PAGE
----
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Apical Extrusion of Debris after Canal Preparation with Hand-Files Used Manually or Installed on Reciprocating Air-Driven Handpiece in Straight and Curved Canals.

Labbaf H, Shakeri L, Orduie R, Bastami F - Iran Endod J (2015)

Bottom Line: Regardless of the type of teeth, the mean values of DE, were significantly lower in the handpiece group (P<0.0001).In addition, significantly lower amounts of DE was observed in premolars in similar group (P<0.001).Root canal preparation with reciprocating handpiece can lead to significantly lower debris extrusion than the manual step-back technique.

View Article: PubMed Central - PubMed

Affiliation: Endodontic Department, Dental School, Shahed University, Tehran, Iran;

ABSTRACT

Introduction: Apical debris extrusion (DE) subsequent to root canal instrumentation, is one of the most important causes of endodontic flare-ups. The aim of this study was to compare the amount of DE after root canal instrumentation using nickel-titanium (NiTi) hand files with step-back manual technique or installed on reciprocating handpiece.

Methods and materials: This study was conducted on mesiobuccal (MB) roots of extracted maxillary first molars (n=20) and roots of mandibular premolars (n=20) that were randomly divided into two groups (n=20) according to the armamentarium used for canal preparation (air-driven reciprocating handpiece or hand instrumentation). In each group, the MB and premolar roots were prepared with the main apical sizes of 35 and 40, respectively. The extruded debris were collected and weighed. Finally, the mean dry weights were compared using ANOVA and t-test, and Tukey's Multiple Comparisons Procedures were used to determine the significant differences in amounts of DE. The level of significance was set at 0.05.

Results: Regardless of the type of teeth, the mean values of DE, were significantly lower in the handpiece group (P<0.0001). In addition, significantly lower amounts of DE was observed in premolars in similar group (P<0.001). However, this difference was not significant in MB roots of molars (P=0.20).

Conclusion: Root canal preparation with reciprocating handpiece can lead to significantly lower debris extrusion than the manual step-back technique. In handpiece-prepared canals, the amount of extruded debris was significantly lower in premolar teeth.

No MeSH data available.


Related in: MedlinePlus

Apical extrusion of debris (mg) in subgroups
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Figure 1: Apical extrusion of debris (mg) in subgroups


Apical Extrusion of Debris after Canal Preparation with Hand-Files Used Manually or Installed on Reciprocating Air-Driven Handpiece in Straight and Curved Canals.

Labbaf H, Shakeri L, Orduie R, Bastami F - Iran Endod J (2015)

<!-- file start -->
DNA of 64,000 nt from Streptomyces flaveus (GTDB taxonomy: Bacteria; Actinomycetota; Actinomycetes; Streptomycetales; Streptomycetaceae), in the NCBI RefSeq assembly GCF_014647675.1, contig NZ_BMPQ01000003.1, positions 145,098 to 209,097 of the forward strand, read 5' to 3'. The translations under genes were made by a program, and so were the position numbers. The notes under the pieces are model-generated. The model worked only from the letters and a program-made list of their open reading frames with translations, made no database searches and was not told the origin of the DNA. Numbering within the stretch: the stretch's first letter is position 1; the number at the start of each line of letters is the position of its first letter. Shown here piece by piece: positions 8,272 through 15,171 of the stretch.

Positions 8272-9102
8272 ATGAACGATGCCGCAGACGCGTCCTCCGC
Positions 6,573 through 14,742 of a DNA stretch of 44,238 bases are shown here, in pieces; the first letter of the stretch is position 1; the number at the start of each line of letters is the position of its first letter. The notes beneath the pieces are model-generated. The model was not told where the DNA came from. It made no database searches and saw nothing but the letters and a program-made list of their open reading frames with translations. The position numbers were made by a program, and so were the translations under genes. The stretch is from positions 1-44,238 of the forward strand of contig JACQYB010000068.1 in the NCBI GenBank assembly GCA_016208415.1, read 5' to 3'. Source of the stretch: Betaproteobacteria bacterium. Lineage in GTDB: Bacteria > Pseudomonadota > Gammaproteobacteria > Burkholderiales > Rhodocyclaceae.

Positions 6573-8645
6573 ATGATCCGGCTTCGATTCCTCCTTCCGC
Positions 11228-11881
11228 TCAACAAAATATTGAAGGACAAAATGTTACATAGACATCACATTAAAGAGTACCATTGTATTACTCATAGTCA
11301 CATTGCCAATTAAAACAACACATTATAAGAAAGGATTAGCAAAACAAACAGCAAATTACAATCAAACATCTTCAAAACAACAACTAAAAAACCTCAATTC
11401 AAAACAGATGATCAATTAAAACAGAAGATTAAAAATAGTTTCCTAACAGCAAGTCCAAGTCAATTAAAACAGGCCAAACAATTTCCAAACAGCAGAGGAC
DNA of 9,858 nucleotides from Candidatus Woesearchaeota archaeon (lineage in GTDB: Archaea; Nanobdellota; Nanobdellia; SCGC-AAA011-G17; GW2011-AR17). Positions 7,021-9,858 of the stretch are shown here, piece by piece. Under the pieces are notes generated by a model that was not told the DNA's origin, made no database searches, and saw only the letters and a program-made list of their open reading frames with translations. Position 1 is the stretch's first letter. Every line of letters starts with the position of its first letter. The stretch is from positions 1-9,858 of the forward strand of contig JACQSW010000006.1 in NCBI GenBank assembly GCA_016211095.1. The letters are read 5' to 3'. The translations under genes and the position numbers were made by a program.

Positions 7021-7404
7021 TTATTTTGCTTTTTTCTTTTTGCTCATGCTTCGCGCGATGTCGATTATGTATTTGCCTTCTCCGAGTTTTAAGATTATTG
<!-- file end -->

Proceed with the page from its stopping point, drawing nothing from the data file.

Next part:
Apical extrusion of debris (mg) in subgroups
© Copyright Policy
Related In: Results  -  Collection

License
Show All Figures
getmorefigures.php?uid=PMC4509123&req=5

Figure 1: Apical extrusion of debris (mg) in subgroups
Bottom Line: Regardless of the type of teeth, the mean values of DE, were significantly lower in the handpiece group (P<0.0001).In addition, significantly lower amounts of DE was observed in premolars in similar group (P<0.001).Root canal preparation with reciprocating handpiece can lead to significantly lower debris extrusion than the manual step-back technique.

View Article: PubMed Central - PubMed

Affiliation: Endodontic Department, Dental School, Shahed University, Tehran, Iran;

ABSTRACT

Introduction: Apical debris extrusion (DE) subsequent to root canal instrumentation, is one of the most important causes of endodontic flare-ups. The aim of this study was to compare the amount of DE after root canal instrumentation using nickel-titanium (NiTi) hand files with step-back manual technique or installed on reciprocating handpiece.

Methods and materials: This study was conducted on mesiobuccal (MB) roots of extracted maxillary first molars (n=20) and roots of mandibular premolars (n=20) that were randomly divided into two groups (n=20) according to the armamentarium used for canal preparation (air-driven reciprocating handpiece or hand instrumentation). In each group, the MB and premolar roots were prepared with the main apical sizes of 35 and 40, respectively. The extruded debris were collected and weighed. Finally, the mean dry weights were compared using ANOVA and t-test, and Tukey's Multiple Comparisons Procedures were used to determine the significant differences in amounts of DE. The level of significance was set at 0.05.

Results: Regardless of the type of teeth, the mean values of DE, were significantly lower in the handpiece group (P<0.0001). In addition, significantly lower amounts of DE was observed in premolars in similar group (P<0.001). However, this difference was not significant in MB roots of molars (P=0.20).

Conclusion: Root canal preparation with reciprocating handpiece can lead to significantly lower debris extrusion than the manual step-back technique. In handpiece-prepared canals, the amount of extruded debris was significantly lower in premolar teeth.

No MeSH data available.


Related in: MedlinePlus